The 2013 James McLaughlin Memorial Staff Show will be on view September 23, 2013 through October 20, 2013. The show features artwork from Phillips Collection staff.

Emily Bray, Young Artists Exhibitions Program Coordinator

Team Wax Room

Photo: Klaus Ottmann

The team, left to right: Jeremiah Holland, Rachel Hrbek, Wolfgang Laib, Bjorn Schmidt, Rhiannon Newman, Tyler Smith. Photo: Klaus Ottmann

Wolfgang Laib created a permanent beeswax chamber at the Phillips in just four days, thanks to a team effort:

  • Laib’s assistant Björn Schmidt accompanied him from Germany and was the artist’s right-hand man throughout installation, from achieving the right consistency for the melted wax to applying it to the walls and ceiling and burnishing the surface.
  • Phillips museum assistants Rhiannon Newman and Tyler Smith were selected by lottery from a call for volunteers among qualified staff artists. They worked daily to break apart large blocks of raw beeswax and melt it in carefully timed batches.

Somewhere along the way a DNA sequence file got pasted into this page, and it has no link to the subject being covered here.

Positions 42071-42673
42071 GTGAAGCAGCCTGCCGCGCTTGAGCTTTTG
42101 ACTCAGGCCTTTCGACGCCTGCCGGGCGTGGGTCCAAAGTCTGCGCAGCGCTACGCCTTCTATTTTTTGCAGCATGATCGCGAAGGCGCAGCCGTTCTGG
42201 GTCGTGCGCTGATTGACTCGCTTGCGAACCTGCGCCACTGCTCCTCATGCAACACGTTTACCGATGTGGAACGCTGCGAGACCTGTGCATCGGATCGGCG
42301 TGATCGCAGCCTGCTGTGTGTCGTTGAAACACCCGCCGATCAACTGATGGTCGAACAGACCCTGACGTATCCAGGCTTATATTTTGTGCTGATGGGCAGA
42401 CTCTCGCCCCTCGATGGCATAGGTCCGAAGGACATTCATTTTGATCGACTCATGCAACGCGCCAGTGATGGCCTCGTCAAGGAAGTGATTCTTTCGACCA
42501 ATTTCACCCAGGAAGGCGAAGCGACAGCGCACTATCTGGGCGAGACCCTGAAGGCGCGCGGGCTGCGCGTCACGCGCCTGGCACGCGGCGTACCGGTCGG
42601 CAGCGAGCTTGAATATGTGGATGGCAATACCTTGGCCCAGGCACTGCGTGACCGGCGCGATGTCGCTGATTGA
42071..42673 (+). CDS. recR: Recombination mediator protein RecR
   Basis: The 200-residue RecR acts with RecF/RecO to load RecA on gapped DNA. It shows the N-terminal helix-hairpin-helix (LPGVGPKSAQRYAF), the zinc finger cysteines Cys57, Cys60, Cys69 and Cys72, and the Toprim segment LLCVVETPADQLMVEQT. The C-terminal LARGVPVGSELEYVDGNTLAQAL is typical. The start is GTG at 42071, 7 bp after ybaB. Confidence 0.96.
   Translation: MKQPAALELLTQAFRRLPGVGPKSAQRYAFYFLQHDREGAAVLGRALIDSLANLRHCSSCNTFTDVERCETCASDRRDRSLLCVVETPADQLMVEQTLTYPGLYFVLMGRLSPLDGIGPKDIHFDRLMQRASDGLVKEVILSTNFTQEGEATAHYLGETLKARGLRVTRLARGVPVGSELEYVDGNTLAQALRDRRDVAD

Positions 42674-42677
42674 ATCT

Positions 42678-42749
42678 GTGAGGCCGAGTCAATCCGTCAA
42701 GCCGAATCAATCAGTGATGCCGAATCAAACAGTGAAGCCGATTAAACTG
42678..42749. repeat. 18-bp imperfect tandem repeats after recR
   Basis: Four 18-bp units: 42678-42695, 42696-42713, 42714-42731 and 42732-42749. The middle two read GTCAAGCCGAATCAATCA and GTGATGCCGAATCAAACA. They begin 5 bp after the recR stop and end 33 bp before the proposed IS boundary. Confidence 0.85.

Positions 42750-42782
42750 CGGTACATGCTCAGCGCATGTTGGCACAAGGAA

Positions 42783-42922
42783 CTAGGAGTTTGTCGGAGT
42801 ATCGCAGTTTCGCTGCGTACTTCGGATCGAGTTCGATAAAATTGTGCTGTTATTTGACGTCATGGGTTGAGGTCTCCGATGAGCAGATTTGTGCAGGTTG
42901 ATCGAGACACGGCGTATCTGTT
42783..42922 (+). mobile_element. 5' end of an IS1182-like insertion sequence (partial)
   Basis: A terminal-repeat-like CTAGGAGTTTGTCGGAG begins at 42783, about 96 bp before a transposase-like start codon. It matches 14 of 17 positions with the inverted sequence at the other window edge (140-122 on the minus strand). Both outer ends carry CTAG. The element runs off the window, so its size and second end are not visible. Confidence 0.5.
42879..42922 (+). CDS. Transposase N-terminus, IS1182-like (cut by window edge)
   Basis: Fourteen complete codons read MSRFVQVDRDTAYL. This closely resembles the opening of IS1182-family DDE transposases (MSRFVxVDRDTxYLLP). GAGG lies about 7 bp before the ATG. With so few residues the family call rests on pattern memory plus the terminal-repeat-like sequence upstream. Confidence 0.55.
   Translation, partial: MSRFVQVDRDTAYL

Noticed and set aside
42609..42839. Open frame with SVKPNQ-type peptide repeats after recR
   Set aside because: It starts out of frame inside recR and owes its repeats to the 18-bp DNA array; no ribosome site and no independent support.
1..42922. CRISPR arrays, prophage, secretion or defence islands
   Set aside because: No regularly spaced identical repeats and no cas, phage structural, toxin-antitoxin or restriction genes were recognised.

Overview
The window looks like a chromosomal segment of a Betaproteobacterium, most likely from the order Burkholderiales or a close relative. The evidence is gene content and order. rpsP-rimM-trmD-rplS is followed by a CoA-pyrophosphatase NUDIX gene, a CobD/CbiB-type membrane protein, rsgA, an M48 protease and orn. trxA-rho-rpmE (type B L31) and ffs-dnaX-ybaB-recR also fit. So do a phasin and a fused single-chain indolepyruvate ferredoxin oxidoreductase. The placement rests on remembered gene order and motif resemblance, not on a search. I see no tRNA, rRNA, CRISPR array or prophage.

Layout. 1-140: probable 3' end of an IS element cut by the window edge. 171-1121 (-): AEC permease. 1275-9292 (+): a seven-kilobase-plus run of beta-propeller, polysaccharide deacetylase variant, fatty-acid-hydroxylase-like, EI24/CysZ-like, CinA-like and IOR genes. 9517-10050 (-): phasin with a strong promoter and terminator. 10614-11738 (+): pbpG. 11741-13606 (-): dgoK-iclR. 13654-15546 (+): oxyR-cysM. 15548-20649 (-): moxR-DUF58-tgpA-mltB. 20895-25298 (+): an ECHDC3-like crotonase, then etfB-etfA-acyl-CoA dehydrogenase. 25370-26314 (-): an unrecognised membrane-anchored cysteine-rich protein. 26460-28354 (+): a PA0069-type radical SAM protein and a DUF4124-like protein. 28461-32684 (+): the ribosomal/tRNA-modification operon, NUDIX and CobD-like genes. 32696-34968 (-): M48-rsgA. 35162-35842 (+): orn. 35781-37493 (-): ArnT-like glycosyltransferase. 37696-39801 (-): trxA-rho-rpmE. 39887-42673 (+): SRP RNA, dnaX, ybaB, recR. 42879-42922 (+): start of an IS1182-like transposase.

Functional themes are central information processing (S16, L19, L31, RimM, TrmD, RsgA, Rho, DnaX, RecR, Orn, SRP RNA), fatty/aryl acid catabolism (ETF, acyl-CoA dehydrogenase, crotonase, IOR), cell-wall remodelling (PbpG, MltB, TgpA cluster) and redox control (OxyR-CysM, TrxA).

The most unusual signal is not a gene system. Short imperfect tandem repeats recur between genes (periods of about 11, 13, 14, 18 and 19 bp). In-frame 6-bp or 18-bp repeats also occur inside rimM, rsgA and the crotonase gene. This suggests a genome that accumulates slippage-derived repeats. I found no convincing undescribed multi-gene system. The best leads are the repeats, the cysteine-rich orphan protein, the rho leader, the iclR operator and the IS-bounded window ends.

• Corcoran College of Art and Design students Jeremiah Holland and Rachel Hrbek were selected from their class by a faculty member to volunteer alongside Rhiannon and Tyler.

Listen to this segment on Metro Connection, a radio program on D.C.’s NPR station WAMU 88.5 for firsthand perspectives from Jeremiah and Rhiannon and to hear details about the process.

Before installation even began, numerous individuals played huge roles, from the project’s curator Klaus Ottmann–Curator at Large and longtime friend of the artist (Klaus also organized Wolfgang Laib’s 2000 retrospective at the Hirshhorn)–to Dan Datlow, director of facilities and security, who supervised preparations to the space including a freshly poured concrete floor.